Responding to criticism of church/state lawsuits

Protesting 2014 Circle the Square With Prayer event recognizing the government-sanctioned National Day of Prayer (front of sign)
Protesting 2014 Circle the Square With Prayer event recognizing the government-sanctioned National Day of Prayer (front of sign)

Brief thoughts concerning criticism of church/state lawsuits…

I was recently involved in a discussion with a humanist who portrayed lawsuits that organizations advocating for the separation of government and religion file as heavy-handed and antagonistic toward religious individuals. I’ll explain that lawsuits are often filed as a last resort and that religious individuals should not feel attacked.

I have worked alongside various legal teams on numerous church/state separation issues in the Northeastern Pennsylvania area. In each situation, they did not immediately file a lawsuit, but rather first sought to discover facts about an issue, speak with government officials, and work toward a resolution without need for a lawsuit. Many situations were resolved without legal action as government officials acknowledged a problem and made amends so that future violations would not happen. Lawsuits are filed as a final option when other means are exhausted.

My activism for the separation of religion and government largely began in 2009 when I challenged a prominent nativity scene featured on a county courthouse lawn. I worked alongside the ACLU and Americans United for the Separation of Church and State who corresponded with county officials to address this religious display which, rather than being inclusive, prominently featured a Christian viewpoint. The nativity and other decorations including a non-prominently placed menorah were removed and later replaced with a more inclusive display.

During this process, I received a good deal of vitriol from religious individuals. Although I was interviewed in various media outlets including television news and newspapers offering my desire for government neutrality on matters of religion, people were outraged claiming that their rights were being violated – unwilling to depart from a narrative of Christians being ‘under attack’ which was voiced by religious individuals including pastors in the area.421499_10150513069124327_502483225_n

Although there was no lawsuit in the case of the nativity scene and no need for legal action [because county officials remedied the issue by placing a more inclusive display], people falsely spread the lie that legal action occurred and one county official even claimed that since the county couldn’t afford a court challenge the nativity scene was initially removed although, again, no court challenge was necessary. Perhaps he was simply saving face, pandering, rather than admitting a violation had occurred…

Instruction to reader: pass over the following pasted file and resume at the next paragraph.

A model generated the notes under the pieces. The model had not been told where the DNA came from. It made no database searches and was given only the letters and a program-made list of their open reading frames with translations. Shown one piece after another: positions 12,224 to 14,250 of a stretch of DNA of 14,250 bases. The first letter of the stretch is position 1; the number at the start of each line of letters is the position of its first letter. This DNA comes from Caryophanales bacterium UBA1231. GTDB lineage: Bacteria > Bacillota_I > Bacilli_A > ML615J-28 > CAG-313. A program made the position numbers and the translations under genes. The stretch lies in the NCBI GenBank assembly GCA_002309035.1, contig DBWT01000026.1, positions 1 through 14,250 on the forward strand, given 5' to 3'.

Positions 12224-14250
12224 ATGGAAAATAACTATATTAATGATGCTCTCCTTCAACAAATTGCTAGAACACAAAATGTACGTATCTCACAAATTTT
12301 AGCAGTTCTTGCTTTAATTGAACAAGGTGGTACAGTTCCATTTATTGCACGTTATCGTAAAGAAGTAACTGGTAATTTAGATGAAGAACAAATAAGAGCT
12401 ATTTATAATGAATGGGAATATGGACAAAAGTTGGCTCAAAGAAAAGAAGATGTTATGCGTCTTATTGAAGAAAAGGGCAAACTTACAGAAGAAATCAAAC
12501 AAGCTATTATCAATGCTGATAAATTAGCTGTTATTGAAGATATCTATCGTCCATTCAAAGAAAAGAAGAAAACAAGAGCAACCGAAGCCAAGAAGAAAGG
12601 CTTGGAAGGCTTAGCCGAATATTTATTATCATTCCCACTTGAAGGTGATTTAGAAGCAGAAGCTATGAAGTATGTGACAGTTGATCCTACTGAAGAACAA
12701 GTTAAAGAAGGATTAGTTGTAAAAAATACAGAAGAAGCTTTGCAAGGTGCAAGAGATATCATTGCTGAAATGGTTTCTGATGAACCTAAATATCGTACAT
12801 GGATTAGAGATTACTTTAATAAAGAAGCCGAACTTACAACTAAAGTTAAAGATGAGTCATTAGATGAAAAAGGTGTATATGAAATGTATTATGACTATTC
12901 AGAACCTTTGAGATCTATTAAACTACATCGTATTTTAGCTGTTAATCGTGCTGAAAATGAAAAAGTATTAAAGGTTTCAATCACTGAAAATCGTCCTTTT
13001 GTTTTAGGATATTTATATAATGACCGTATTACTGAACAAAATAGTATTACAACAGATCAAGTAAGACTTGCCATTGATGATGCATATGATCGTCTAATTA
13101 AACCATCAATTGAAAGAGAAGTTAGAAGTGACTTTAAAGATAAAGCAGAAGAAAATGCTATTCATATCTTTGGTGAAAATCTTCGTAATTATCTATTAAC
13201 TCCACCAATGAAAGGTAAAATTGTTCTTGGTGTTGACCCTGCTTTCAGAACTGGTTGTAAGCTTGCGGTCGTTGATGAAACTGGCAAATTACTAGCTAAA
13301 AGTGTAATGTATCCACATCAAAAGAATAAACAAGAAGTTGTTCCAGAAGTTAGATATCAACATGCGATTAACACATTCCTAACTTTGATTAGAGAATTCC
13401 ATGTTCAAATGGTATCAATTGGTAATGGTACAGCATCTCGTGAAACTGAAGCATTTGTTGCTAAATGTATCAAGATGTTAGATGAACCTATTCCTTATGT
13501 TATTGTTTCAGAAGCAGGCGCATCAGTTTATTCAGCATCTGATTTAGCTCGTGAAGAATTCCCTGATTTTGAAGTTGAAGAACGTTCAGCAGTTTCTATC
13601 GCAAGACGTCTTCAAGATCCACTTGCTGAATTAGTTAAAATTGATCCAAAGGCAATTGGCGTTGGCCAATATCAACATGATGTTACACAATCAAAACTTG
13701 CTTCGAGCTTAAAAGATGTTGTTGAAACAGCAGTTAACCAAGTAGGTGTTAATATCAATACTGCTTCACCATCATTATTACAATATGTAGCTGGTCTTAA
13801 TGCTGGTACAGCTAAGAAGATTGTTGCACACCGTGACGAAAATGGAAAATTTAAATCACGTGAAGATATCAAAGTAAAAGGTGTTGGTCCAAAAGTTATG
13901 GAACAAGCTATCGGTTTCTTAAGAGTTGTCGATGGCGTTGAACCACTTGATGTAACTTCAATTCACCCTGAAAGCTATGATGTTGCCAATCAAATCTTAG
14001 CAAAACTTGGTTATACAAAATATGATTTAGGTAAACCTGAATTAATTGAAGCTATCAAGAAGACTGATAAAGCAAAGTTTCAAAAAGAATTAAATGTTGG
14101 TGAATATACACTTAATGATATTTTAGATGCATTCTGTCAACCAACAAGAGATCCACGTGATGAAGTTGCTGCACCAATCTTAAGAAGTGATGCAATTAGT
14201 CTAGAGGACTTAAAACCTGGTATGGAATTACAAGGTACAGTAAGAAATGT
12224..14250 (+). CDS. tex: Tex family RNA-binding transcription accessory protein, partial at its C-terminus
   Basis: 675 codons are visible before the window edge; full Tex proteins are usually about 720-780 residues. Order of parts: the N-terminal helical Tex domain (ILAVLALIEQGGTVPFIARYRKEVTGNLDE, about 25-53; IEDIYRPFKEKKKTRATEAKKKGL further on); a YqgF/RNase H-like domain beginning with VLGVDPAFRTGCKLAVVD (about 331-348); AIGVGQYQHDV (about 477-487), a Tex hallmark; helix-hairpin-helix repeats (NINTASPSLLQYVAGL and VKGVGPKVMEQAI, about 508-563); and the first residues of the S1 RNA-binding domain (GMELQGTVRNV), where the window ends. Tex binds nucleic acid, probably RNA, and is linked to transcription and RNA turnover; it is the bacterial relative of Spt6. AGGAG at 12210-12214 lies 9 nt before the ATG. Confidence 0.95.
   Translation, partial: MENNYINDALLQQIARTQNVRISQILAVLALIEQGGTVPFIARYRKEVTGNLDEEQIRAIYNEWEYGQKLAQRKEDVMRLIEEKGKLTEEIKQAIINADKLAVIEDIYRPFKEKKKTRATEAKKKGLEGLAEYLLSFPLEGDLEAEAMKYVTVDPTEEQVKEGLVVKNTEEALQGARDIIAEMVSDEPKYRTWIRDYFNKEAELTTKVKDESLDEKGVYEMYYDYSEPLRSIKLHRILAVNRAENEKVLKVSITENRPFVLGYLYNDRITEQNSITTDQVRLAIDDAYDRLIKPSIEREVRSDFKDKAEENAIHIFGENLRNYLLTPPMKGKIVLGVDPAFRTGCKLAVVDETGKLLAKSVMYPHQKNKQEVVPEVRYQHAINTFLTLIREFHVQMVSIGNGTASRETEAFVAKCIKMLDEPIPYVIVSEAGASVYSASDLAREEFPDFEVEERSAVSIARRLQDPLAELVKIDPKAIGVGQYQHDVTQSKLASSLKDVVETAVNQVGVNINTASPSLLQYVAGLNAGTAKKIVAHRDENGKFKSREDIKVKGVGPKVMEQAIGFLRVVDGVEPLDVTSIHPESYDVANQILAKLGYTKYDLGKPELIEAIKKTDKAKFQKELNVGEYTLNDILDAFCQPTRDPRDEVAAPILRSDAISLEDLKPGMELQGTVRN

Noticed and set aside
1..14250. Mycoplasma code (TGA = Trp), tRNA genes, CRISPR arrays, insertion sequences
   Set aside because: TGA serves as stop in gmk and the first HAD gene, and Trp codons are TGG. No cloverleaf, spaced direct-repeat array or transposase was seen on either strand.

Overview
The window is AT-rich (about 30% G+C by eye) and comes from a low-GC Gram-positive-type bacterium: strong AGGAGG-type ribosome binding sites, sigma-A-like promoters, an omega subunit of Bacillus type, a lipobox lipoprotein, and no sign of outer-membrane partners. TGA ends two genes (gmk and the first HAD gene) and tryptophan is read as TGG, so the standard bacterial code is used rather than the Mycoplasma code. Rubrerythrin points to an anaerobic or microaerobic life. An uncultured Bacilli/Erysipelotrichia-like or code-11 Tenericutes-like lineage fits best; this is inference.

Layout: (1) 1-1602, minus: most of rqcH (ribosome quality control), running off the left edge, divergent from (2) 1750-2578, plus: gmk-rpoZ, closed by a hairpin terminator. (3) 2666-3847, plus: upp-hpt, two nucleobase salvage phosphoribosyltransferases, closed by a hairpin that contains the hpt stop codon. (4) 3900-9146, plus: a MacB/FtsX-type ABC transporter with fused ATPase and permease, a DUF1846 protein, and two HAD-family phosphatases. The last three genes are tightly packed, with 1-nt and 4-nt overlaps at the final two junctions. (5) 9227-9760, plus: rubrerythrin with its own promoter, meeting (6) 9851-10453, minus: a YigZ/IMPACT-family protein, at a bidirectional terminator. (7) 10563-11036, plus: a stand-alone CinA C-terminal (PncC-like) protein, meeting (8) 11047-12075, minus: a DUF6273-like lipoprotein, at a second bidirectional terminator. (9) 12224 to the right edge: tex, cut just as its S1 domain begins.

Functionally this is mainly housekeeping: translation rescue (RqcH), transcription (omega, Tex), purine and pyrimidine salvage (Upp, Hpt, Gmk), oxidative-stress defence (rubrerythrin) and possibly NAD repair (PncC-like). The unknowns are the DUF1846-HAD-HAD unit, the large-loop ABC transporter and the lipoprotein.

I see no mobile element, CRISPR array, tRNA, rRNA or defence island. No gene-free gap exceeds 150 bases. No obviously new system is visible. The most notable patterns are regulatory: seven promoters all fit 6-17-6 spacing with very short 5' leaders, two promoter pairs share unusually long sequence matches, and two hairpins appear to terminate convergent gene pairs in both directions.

Lawsuits are filed as a result of government entanglement with religion only when government officials refuse to remedy a violation following input from various organizations. Advocating for government neutrality on matters of religion isn’t attacking or antagonizing religious individuals, but is instead a stance looking for fairness. At the end of the day, some religious individuals will continue to frame lawsuits as persecution of religious individuals, but this simply isn’t the case. Religious believers can practice religion, but we secularists simply want governments out of that equation.

New Luzerne County Courthouse holiday display

2014 Luzerne County Courthouse holiday display
2014 Luzerne County Courthouse holiday display

This year’s holiday display on Luzerne County Courthouse grounds includes both religious and secular symbols.

Five years ago, in December of 2009, upon first becoming involved with separation of church and state issues, I contacted the American Civil Liberties Union’s Pennsylvania chapter when I had seen a Christian display prominently featured at the Luzerne County Courthouse. Following some uproar, particularly from local citizens, a more inclusive display was erected in 2009.

This year, in 2014, Lzuerne County officials have correctly followed the 2009 inclusive display with another inclusive display. Kudos to them.

While I would like for there to be no religious symbols whatsoever on courthouse grounds — a complete separation of religion and government — I understand that this is not the current legal reality [religious holiday displays can be placed on government property provided there are other items making the display inclusive] and am happy Luzerne County officials, this time around, are adhering to the law.

Both secular and religious individuals wonder why issues like this are important. Why focus efforts on holiday displays and not larger issues like tax laws allowing unfair religious exemptions? My focus is particularly local, in the Northeastern Pennsylvania area, and ‘smaller issues’ like these are important to challenge because people appeal to these ‘smaller issues’ when defending the bigger issues a la ‘well, you see, there is no such thing as separation of church and state because governments place nativity scenes on courthouse lawns.’

It is nice to see that, years later, the ACLU and I have more than likely left a lasting impact and changed things for the better.

As always, feel free to comment below.

Collection of secular invocations

Activist Justin Vacula speaking up again through ‘secular invocation’ at Wilkes-Barre City Council meeting June 08. 2014 The Times Leader
Activist Justin Vacula speaking up again through ‘secular invocation’ at Wilkes-Barre City Council meeting
June 08. 2014
The Times Leader

The Central Florida Freethought Community has collected several secular invocations on their website.